ServiceNow presents on their platform page a minimalistic chatbot at the bottom right of their page; it looks like this:

Figure 1.1 – ServiceNow chatbot

Figure 1.1 – ServiceNow chatbot

To make it obvious that a user browsing this page can engage with the chatbot, a starting message is also presented in a conversation bubble.

IBM, on the other hand, takes a more simplistic approach, presenting a simple icon:

Figure 1.2 – IBM chatbot

Figure 1.2 – IBM chatbot

When clicked, a conversation window is presented to the user, as presented in the following screenshot:

Figure 1.3 – IBM chatbot conversation window

Figure 1.3 – IBM chatbot conversation window

Other organizations take a less conservative approach, by presenting the chatbot trigger with a graphic representing a robot, as we see in the following example from ShareGate:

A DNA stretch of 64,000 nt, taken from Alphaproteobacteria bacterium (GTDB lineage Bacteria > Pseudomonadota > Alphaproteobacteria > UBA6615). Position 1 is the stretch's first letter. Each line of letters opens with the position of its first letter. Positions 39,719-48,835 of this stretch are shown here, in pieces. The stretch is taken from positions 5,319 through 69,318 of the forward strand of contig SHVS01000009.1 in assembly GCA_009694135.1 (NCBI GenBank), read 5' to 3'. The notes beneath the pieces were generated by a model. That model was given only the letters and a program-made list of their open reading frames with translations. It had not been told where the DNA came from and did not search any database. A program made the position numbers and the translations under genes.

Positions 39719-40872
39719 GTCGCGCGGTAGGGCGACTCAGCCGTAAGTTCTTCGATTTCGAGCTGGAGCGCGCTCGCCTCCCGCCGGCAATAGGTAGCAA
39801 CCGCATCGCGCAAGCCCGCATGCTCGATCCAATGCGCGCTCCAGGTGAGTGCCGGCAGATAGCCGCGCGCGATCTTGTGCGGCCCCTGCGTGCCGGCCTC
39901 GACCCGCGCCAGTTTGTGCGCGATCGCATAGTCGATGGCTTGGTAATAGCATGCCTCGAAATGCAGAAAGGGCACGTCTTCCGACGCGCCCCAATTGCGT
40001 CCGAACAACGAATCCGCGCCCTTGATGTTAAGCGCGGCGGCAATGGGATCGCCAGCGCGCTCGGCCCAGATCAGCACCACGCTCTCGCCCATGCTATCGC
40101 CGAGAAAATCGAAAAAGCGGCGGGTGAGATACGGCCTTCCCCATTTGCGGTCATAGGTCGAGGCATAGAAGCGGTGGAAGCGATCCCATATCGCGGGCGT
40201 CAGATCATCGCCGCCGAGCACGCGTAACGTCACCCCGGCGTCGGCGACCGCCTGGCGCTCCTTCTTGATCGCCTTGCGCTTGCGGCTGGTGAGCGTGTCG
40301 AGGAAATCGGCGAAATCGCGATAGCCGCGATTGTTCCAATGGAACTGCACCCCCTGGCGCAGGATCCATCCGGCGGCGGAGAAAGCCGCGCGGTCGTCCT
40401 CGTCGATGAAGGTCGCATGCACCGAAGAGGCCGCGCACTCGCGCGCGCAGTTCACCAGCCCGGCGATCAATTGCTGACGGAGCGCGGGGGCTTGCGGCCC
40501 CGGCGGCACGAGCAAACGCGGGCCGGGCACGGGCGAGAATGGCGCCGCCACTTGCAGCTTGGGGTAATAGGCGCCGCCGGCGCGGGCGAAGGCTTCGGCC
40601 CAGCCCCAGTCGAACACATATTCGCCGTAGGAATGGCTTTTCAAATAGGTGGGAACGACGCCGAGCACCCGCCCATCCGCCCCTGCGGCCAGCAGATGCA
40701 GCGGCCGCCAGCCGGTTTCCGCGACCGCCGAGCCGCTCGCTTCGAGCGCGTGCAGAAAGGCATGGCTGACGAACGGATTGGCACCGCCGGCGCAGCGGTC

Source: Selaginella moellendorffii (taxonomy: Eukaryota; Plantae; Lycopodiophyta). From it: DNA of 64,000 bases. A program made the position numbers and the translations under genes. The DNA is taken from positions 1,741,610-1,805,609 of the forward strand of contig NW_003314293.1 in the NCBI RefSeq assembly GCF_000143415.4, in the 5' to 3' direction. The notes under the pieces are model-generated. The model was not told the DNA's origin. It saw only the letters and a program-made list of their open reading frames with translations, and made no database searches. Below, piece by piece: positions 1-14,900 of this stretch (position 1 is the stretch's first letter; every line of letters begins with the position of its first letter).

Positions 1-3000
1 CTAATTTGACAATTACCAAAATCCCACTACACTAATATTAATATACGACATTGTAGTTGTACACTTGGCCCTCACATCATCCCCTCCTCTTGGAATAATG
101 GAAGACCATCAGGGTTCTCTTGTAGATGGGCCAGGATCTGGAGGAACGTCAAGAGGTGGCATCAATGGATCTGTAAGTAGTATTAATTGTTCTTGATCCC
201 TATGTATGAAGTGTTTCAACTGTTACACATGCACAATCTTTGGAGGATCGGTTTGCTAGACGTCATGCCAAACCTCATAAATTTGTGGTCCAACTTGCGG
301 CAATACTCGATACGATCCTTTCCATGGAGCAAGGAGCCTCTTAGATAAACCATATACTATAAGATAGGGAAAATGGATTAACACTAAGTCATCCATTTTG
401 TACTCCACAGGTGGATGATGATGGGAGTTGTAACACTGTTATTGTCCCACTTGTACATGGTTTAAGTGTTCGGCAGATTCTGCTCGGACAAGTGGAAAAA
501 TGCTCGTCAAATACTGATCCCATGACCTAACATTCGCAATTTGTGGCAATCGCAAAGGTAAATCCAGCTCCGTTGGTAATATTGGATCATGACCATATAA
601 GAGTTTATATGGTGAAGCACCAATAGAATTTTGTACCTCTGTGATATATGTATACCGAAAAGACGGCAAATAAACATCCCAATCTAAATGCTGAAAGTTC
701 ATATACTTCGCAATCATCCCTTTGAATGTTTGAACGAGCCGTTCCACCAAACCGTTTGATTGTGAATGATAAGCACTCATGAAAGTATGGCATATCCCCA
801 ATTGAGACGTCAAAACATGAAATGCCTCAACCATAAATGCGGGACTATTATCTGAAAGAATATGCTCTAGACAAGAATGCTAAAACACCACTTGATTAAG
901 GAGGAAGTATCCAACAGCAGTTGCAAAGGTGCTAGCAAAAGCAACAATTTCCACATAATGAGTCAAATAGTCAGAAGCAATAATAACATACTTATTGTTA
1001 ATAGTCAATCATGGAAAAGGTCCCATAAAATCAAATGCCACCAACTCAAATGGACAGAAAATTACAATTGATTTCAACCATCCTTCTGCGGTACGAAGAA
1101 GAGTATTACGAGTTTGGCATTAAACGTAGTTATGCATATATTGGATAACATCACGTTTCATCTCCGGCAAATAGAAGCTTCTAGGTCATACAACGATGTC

Figure 1.4 – ShareGate chatbot

Figure 1.4 – ShareGate chatbot

Besides the custom-designed representations, there are many options for free graphics-depicting chatbots available on various sites that serve stock images. These can be used to put a face to your virtual agent.

It is not uncommon for these chatbots to receive a name and even a person's image or avatar in order to make them a little more personal. You might see messages such as the following, presented by the Amtrak virtual assistant:

Figure 1.5 – Amtrak chatbot

Figure 1.5 – Amtrak chatbot

Typically, you will see these chatbots presented at the bottom right of a web page. Note that not all elements positioned in that area of the presented web page are chatbots. Chatbots will not always be presented in that particular page area. It is simply a design decision rather than a standard. Historically, the bottom-right area of a web page was the space used by organizations for mailing list subscription buttons or social network links. A little bit of healthy competition for that screen real estate takes place sometimes.

Now that we understand more about chatbots and have seen how other organizations create and present chatbots, let's next focus our attention on the Microsoft offering.